Plenty of people can write about Cal Ripken Jr. I can write about Cal as I laid witness to him back in the day, and I don’t exactly speak from a place others do. As Stan “The Fan,” Baltimore’s preeminent Orioles sports talker during all of Cal’s career, I can honestly say that I talked about Cal Ripken and The Streak more than any other human being on the planet.

Sometimes I was right, a lot of times I was wrong, but regardless of my score, Baltimoreans loved — and still love — to talk about Ripken: what made him tick, what made him go on and on like the Energizer bunny.

More times than not, the subjects fans talked about most were streak-related and whether Cal should continue toward Lou Gehrig’s record. Some said Cal should sit, that he wasn’t helping the team. A handful of fans thought Cal should take the day off here and there, that he would be better off for it. Most knew that if this was anyone else, without his streak, the manager would sit Cal down.

On and on this went, week after week, month after month, All-Star break after All-Star break. The talk was there when Earl Weaver managed the team the second time around in 1985-86. Talk of the streak began to bubble during the 1987 season, when Cal Sr. managed the Birds, and it never truly died until Ray Miller, at Cal’s request, wrote out a lineup card near the end of the 1998 season that didn’t have No. 8 penciled in its regular spot.

By this time I had long since ceased to care much about the discussion of whether the streak was good or bad for the Orioles and for Cal. He had broken Gehrig’s consecutive-game streak in 1995, and he broke Sachio Kinugasa’s world mark of 2,215 in June 1997.

But I certainly never got bored of talking about what made Cal tick — mostly because of one play in the hot summer of 1993, when I realized that while Cal may have wanted the streak to continue, he was not going to let The Streak define how he played the game.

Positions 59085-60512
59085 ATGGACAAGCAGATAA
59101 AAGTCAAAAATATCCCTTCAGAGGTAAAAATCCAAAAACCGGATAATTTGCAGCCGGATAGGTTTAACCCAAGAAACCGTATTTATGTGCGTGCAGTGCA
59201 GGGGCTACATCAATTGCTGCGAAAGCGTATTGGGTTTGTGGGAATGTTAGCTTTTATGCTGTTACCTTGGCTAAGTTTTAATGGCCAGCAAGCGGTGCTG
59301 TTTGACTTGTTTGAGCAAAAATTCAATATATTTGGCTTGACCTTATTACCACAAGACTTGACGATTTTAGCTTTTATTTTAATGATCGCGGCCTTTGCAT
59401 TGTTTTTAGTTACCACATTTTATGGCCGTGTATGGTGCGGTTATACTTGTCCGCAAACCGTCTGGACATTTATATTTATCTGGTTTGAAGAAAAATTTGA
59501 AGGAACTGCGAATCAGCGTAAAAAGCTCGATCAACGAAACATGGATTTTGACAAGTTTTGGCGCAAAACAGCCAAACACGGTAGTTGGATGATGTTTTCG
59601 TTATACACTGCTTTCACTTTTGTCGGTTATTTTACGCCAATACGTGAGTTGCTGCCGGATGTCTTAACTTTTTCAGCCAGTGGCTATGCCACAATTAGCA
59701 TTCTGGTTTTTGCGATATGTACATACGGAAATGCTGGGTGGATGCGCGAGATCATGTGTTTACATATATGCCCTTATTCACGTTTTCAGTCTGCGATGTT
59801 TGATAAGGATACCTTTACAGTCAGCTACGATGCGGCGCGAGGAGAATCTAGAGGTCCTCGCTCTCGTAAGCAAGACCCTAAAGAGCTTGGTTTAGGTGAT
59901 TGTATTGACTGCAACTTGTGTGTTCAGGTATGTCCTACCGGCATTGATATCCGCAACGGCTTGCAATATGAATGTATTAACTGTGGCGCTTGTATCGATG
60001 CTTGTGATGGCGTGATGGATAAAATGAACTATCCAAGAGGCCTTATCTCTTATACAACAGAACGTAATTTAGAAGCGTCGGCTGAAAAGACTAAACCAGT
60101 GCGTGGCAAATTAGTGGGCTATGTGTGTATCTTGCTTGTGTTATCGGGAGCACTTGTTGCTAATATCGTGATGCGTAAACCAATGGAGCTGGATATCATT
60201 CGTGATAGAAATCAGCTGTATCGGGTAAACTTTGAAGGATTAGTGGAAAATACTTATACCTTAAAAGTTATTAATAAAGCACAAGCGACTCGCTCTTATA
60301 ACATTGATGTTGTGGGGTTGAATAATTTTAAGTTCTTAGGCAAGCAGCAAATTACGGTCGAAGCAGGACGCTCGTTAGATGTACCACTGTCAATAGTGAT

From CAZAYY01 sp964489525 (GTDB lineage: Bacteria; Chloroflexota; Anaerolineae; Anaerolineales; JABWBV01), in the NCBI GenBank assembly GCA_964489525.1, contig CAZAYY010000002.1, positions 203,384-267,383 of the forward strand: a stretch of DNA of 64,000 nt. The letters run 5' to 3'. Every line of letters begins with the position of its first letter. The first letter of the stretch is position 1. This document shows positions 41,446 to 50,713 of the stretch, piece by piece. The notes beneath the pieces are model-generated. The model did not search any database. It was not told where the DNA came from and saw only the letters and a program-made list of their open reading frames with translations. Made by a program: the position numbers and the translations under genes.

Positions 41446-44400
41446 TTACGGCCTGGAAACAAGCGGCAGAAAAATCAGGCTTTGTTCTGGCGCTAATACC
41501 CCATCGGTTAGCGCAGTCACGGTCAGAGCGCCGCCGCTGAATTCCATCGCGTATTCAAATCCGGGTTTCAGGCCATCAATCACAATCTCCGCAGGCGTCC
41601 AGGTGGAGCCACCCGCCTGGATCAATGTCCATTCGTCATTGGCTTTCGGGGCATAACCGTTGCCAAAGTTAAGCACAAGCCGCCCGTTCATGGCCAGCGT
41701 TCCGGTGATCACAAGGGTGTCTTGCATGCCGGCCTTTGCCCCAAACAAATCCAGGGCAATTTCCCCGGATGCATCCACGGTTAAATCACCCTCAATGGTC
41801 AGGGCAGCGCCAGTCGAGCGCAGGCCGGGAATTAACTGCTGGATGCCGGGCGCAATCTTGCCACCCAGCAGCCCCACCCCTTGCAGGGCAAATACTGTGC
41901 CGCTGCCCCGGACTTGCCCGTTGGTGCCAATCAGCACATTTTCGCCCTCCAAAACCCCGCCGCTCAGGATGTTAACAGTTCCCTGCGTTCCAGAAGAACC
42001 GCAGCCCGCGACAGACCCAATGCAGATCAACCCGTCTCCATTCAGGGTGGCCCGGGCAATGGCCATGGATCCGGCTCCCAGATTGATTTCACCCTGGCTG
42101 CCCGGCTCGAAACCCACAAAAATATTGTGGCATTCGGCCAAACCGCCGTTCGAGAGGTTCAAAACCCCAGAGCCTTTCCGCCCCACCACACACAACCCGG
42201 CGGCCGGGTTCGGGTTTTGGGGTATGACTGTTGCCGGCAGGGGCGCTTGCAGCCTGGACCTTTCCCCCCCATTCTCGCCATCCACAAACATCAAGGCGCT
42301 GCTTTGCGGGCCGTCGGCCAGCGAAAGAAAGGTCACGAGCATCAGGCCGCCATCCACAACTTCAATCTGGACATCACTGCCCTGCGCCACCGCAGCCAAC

What made the nights of Sept. 5 and 6, 1995 so special was how many of the nights building up to Cal’s 2,131st consecutive game were just baseball games.

Nothing special seemed to happen night after night as 500 consecutive games turned into 925 consecutive games, and then 1,375, and then 1,750. The sheer inertia of The Streak took on an inevitability that defied logic.

And so it was with that backdrop that the game at Camden Yards on June 9, 1993 began. The Orioles took the field on that day with Rick Sutcliffe pitching for the O’s against Bob Welch of the Oakland A’s. After Sutcliffe retired the A’s routinely in the top of the first, the Orioles came to the plate against Welch.

Brady Anderson led off and hit into the first out of the inning. Mark McLemore was up next and he singled to center. With one on and one out, Ripken was hit high on his left shoulder by a Welch fastball, an early and intimidating wake-up call. I remember how uncharacteristically upset Cal was about this obvious attempt to brush him back. Hit by the pitch, Cal jumped up and began to trot down to first, jawing some un-Cal like remarks Welch’s way.

As the inning developed, McLemore, who had reached base earlier in the inning, and Ripken moved up to third and second, respectively, on a groundout to third by Harold Baines. … Next up was Mike Devereaux, who lashed a hard line single to right. As Cal took off, I remembered how angry he had been after being hit by the high hard one thrown by Welch.

As Cal rounded third, I sensed that a message was about to be sent. The play was not a normal bang-bang play, because catcher [Terry] Steinbach clearly had the ball, which allowed Cal a clean shot at knocking the ball loose. But Cal’s agenda went beyond knocking the ball loose, and Steinbach just happened to be the wrong guy at the wrong place.

The collision was violent. The ball did not come loose from Steinbach’s grasp, and the inning ended. Steinbach was out for the game, and I learned a lot about Cal watching that half-inning. I realized Cal was unafraid of injury, and the by-product of the streak ending, and simply played the game as hard as he had to at any given time.

I can’t say for sure that nobody ever threw at Cal again. But I know this: much like Ishmael, the narrator in “Moby Dick,” told us the horror the insane quest for the white whale, Steinbach, Welch, the Oakland A’s and anyone who saw that one play passed the word throughout MLB that it was not a smart thing to anger Cal Ripken.

Originally published in “Ripken: From Aberdeen To Cooperstown, A Celebration Of A Hometown Hero” (PressBox, 2007).

Stan Charles

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